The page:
Tuesday, October 11, 2005

In ripping some of my CD's so that I can listen to them on my Creative Labs Zen MP3 player just reminds me of some of the superb jazz that has been recorded for posterity, and is still around to be listened to. Two in particular bring back to me memories of the distant past, but with the wonders of modern technology, still sounding fresh and vibrant.

One of the first lady singers I fell in love with (yep, "I Fall In Love Too Easily"!) was Peggy Lee. I suppose I was about 17 when I first sat in the lounge of the Britannia Arms in Hammersmith and listened to a 10" LP of "Black Coffee" being played on a Radiogram. A really rich sound that was NOT Hi Fi! But the music was! "I've Got You Under My Skin", "It Ain't Necessarily So", "Love Me or Leave Me" all accompanied by wonderful musicians that I didn't know. At the time I was still trying to play that Pure music of New Orleans (Trad!) on a trumpet, and I began to have grave misgivings about my ability after this 10" of black magic! Why, Pete Condoli accompanied Peggy on the trumpet. My mate who played piano and trombone just wasn't as good as the piano player on that 10" either, well it was Jimmy Rowles!!
The best thing about it all is that you can still hear them just like then ( better in fact ) on Verve 060249831935.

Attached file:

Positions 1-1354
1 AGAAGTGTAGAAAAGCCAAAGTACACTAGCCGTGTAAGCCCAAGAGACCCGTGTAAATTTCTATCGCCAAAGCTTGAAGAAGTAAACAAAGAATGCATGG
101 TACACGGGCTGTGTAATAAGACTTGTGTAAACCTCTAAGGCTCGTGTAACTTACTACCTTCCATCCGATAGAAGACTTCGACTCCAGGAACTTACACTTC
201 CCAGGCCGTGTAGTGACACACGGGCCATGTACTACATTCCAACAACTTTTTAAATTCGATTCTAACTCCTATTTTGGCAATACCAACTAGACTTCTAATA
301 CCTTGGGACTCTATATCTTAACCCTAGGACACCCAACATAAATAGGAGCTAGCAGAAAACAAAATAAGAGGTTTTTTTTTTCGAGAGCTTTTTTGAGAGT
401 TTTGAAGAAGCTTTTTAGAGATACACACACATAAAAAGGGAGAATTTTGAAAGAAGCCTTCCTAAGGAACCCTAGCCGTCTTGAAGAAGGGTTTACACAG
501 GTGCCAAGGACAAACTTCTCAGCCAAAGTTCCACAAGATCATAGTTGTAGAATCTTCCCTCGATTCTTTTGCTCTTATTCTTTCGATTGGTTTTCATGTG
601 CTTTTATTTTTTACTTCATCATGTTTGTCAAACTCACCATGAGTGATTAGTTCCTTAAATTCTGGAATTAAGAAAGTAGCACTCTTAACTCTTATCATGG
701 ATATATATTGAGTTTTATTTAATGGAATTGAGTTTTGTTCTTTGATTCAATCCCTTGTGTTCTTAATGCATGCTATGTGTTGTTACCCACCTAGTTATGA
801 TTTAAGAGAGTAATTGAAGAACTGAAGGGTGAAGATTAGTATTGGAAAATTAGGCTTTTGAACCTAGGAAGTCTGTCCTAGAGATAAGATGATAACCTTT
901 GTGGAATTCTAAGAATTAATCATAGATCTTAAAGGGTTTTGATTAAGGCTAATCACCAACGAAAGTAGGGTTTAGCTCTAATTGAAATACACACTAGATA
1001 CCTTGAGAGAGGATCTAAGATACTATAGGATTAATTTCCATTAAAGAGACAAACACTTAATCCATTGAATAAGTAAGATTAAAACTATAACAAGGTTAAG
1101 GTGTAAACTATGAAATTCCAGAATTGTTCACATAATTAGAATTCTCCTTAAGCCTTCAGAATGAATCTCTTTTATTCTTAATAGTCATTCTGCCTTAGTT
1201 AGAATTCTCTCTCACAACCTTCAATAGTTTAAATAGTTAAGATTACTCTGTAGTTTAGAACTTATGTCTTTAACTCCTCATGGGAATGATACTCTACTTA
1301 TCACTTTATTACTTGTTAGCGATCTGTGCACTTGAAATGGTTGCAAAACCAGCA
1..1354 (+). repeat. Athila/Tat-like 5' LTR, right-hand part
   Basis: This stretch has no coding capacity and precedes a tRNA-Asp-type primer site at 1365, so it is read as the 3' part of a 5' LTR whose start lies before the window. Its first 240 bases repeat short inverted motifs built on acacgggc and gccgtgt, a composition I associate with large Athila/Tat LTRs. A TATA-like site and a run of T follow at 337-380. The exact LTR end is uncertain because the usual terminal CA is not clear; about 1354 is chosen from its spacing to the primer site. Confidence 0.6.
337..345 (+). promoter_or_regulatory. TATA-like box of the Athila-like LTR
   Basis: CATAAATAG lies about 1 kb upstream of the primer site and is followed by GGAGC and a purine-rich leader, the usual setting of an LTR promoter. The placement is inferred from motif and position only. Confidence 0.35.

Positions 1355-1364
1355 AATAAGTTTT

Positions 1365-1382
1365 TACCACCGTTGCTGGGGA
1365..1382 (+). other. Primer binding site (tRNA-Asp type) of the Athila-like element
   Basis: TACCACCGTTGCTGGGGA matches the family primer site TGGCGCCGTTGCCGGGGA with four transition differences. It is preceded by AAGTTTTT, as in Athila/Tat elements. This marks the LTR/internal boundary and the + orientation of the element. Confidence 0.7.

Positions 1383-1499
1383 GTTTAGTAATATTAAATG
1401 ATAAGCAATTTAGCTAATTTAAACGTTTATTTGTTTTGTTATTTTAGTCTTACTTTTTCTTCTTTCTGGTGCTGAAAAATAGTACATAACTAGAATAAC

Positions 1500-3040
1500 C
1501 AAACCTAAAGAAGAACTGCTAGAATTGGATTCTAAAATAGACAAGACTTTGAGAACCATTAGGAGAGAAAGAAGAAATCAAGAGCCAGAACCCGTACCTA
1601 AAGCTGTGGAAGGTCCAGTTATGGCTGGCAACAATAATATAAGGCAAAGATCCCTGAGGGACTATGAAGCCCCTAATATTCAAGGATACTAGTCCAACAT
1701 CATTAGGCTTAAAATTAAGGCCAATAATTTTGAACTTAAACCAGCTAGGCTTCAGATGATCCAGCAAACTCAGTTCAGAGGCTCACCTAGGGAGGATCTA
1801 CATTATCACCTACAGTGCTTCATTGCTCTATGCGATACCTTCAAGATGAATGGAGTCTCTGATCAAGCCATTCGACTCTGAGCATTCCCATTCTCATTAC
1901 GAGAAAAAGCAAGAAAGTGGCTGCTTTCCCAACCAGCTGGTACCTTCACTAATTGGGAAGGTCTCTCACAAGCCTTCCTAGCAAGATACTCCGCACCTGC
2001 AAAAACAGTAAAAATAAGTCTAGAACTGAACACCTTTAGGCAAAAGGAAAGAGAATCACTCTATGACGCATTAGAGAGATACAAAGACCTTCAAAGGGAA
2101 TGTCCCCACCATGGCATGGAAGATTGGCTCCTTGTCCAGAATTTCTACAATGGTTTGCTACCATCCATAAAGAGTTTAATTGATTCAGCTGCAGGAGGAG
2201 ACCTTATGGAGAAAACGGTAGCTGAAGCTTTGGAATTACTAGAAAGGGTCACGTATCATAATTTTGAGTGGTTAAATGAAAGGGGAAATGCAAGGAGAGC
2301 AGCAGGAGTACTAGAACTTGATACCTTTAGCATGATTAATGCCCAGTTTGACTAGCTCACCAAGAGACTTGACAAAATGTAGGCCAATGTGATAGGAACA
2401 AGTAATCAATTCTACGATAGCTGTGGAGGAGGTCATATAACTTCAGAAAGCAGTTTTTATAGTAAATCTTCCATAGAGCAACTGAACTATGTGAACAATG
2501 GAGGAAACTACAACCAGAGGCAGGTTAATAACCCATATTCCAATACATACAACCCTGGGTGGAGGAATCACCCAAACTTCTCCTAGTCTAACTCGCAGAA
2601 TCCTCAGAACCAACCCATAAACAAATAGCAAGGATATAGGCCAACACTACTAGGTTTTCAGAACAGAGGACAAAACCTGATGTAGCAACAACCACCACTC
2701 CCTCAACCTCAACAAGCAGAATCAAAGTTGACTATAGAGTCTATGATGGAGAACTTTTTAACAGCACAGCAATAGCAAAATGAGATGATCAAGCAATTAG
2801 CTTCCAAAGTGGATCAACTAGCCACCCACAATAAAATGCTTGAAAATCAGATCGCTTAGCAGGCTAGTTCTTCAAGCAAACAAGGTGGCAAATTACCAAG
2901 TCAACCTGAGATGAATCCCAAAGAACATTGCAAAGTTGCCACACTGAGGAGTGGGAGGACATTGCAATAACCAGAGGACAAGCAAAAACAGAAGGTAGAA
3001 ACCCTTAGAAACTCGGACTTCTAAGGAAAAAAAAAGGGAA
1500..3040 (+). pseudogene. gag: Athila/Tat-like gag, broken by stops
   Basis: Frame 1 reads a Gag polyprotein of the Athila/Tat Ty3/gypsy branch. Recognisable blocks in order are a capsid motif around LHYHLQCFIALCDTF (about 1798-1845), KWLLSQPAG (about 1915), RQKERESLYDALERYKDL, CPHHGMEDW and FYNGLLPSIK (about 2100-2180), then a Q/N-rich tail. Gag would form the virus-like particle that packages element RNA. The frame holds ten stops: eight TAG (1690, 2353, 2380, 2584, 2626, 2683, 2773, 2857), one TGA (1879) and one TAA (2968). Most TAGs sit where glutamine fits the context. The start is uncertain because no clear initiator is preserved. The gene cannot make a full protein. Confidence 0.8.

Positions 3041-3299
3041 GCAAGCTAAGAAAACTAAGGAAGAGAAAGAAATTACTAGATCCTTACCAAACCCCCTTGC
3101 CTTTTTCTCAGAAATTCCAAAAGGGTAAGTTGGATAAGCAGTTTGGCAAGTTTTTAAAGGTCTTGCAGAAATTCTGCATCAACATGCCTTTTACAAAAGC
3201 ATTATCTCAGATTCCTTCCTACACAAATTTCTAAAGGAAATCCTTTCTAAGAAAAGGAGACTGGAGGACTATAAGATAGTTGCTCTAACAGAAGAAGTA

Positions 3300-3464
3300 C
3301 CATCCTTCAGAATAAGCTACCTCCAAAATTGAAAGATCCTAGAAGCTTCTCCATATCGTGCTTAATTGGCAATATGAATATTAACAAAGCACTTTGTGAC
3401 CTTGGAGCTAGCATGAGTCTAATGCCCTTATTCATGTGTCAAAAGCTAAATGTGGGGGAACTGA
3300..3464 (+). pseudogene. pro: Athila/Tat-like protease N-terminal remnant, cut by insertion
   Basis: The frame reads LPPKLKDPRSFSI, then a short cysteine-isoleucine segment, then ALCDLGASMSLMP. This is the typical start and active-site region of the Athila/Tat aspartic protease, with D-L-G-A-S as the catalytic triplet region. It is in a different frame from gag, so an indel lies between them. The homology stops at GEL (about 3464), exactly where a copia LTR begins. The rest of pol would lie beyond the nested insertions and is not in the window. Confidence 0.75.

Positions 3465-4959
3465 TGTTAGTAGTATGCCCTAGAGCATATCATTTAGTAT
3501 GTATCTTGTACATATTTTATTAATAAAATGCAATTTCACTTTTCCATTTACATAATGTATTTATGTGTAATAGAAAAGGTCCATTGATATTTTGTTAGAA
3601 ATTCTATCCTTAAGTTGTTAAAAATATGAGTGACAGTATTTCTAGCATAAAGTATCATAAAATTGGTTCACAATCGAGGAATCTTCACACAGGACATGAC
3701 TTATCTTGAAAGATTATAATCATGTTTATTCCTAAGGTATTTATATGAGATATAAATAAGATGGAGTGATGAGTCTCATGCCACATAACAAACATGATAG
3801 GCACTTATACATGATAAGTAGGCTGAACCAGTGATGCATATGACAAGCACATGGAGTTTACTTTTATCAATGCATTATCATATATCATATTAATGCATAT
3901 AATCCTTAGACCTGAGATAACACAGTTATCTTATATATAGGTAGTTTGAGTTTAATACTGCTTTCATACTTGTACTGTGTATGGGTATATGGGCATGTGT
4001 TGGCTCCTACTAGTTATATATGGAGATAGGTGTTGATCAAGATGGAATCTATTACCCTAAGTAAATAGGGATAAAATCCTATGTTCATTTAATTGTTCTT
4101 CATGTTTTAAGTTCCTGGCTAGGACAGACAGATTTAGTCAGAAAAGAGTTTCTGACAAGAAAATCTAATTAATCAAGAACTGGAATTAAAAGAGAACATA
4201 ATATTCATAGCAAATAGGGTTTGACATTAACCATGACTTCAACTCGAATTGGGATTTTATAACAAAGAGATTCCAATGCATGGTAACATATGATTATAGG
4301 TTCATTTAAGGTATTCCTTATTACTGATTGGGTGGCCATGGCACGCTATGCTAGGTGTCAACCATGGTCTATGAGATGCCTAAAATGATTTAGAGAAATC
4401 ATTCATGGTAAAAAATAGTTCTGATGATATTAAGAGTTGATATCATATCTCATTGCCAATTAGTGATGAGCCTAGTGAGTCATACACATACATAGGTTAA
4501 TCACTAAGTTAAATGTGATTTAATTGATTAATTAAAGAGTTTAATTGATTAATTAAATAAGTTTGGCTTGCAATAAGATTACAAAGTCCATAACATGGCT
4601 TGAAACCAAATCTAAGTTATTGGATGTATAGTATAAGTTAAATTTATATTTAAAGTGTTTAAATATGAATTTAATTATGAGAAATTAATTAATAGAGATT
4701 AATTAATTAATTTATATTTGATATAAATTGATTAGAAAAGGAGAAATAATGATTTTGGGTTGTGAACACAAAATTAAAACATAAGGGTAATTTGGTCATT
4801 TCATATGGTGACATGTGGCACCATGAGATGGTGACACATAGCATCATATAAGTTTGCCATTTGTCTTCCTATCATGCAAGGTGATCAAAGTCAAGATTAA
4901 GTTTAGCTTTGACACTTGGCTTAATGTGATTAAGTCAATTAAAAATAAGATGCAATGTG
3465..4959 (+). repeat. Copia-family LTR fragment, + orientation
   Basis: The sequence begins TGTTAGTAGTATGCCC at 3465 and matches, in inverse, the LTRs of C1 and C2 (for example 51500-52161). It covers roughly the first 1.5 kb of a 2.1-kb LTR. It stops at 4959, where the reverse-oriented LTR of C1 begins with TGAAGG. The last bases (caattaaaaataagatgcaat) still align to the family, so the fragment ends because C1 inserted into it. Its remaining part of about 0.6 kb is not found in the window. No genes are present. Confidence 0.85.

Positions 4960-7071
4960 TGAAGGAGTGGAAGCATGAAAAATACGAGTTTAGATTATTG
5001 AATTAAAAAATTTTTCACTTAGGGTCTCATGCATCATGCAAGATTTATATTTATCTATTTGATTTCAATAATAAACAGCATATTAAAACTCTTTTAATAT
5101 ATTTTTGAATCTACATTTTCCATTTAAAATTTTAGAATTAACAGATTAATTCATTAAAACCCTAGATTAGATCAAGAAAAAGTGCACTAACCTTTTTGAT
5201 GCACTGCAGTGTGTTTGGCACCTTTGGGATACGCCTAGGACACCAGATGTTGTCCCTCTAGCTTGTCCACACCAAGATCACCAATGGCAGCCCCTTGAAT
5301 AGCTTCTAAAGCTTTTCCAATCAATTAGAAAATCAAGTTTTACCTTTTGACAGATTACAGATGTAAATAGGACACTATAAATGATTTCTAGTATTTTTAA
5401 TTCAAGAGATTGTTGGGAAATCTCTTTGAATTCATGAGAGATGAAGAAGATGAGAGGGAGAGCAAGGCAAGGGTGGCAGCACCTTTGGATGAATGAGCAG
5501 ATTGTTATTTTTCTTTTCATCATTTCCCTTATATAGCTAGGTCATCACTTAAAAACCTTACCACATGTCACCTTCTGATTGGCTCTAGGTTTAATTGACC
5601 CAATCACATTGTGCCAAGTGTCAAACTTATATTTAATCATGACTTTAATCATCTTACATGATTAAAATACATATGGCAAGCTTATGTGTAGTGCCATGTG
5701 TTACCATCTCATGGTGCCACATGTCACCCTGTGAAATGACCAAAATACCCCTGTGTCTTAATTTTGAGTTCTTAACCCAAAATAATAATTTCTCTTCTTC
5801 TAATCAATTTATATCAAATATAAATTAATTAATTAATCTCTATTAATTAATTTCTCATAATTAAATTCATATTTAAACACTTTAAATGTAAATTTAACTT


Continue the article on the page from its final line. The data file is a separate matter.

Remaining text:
Another of the nostalgia that has recently been ripped I first heard in about 1964, here at Cookham, long before we moved here. A friend lived here and played me a tape (reel to reel) of an LP his friend had (yes, illegal even then) of Bobby Hacket and his band " Coast to Coast". Recorded in 1955 (a year before the Peggy Lee), this had Jack Teagarden AND Abe Lincoln on trombones, with Nappy Lamare on guitar and Nick Fatool on drums. Effortless, timeless music set in that old tradition, but a million miles away from Traditional Jazz!! I borrowed his tape, and did another tape to tape copy (very difficult in those days). Back in 1990, I was able to purchase a CD from Dormouse Records. They are unfortunately not around anymore, but I believe you can still get the CD. On the Dormouse CD it was coupled with "Jazz Ultimate" a slightly different assemblage of musicians, but still with Bobby Hacket on cornet, and Jack Teagarden on trombone. Just in case it helps you trace the album, its Dormouse label number was DMI CDX02. Cover art of both albums will be on my blogg later today.

So there it is. Great jazz on CD, but better jazz still if you come and support the musicians who play it for you night by night, week by week


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How The Recording Industry's Obsession On DRM Made Apple So Powerful
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